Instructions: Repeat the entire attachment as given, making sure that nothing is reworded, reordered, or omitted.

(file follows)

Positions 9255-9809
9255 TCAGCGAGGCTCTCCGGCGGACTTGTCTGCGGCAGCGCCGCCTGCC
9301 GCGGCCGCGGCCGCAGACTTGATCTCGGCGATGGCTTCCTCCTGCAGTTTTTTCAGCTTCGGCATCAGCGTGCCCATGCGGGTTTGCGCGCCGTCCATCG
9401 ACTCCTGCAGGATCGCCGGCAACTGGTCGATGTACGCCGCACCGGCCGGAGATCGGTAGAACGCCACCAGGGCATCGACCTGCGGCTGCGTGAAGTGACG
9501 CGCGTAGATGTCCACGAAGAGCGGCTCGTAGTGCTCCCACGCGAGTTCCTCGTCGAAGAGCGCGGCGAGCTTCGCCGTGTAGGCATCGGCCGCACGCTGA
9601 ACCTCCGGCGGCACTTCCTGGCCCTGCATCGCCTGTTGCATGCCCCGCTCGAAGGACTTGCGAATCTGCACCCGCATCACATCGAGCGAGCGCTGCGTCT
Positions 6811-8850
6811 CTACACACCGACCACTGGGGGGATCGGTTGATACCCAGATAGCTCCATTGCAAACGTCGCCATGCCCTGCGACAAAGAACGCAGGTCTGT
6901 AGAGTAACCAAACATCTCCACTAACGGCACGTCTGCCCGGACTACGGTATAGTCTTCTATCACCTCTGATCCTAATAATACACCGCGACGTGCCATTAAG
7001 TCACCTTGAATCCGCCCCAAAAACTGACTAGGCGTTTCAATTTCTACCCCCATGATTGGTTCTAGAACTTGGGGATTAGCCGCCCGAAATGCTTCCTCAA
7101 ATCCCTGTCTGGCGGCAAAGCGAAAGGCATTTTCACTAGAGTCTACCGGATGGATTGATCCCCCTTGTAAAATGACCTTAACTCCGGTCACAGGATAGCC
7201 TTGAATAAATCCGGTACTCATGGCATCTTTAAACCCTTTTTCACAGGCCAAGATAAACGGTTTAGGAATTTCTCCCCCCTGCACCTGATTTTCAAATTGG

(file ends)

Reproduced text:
Positions 9255-9809
9255 TCAGCGAGGCTCTCCGGCGGACTTGTCTGCGGCAGCGCCGCCTGCC
9301 GCGGCCGCGGCCGCAGACTTGATCTCGGCGATGGCTTCCTCCTGCAGTTTTTTCAGCTTCGGCATCAGCGTGCCCATGCGGGTTTGCGCGCCGTCCATCG
9401 ACTCCTGCAGGATCGCCGGCAACTGGTCGATGTACGCCGCACCGGCCGGAGATCGGTAGAACGCCACCAGGGCATCGACCTGCGGCTGCGTGAAGTGACG
9501 CGCGTAGATGTCCACGAAGAGCGGCTCGTAGTGCTCCCACGCGAGTTCCTCGTCGAAGAGCGCGGCGAGCTTCGCCGTGTAGGCATCGGCCGCACGCTGA
9601 ACCTCCGGCGGCACTTCCTGGCCCTGCATCGCCTGTTGCATGCCCCGCTCGAAGGACTTGCGAATCTGCACCCGCATCACATCGAGCGAGCGCTGCGTCT
Positions 6811-8850
6811 CTACACACCGACCACTGGGGGGATCGGTTGATACCCAGATAGCTCCATTGCAAACGTCGCCATGCCCTGCGACAAAGAACGCAGGTCTGT
6901 AGAGTAACCAAACATCTCCACTAACGGCACGTCTGCCCGGACTACGGTATAGTCTTCTATCACCTCTGATCCTAATAATACACCGCGACGTGCCATTAAG
7001 TCACCTTGAATCCGCCCCAAAAACTGACTAGGCGTTTCAATTTCTACCCCCATGATTGGTTCTAGAACTTGGGGATTAGCCGCCCGAAATGCTTCCTCAA
7101 ATCCCTGTCTGGCGGCAAAGCGAAAGGCATTTTCACTAGAGTCTACCGGATGGATTGATCCCCCTTGTAAAATGACCTTAACTCCGGTCACAGGATAGCC
7201 TTGAATAAATCCGGTACTCATGGCATCTTTAAACCCTTTTTCACAGGCCAAGATAAACGGTTTAGGAATTTCTCCCCCCTGCACCTGATTTTCAAATTGG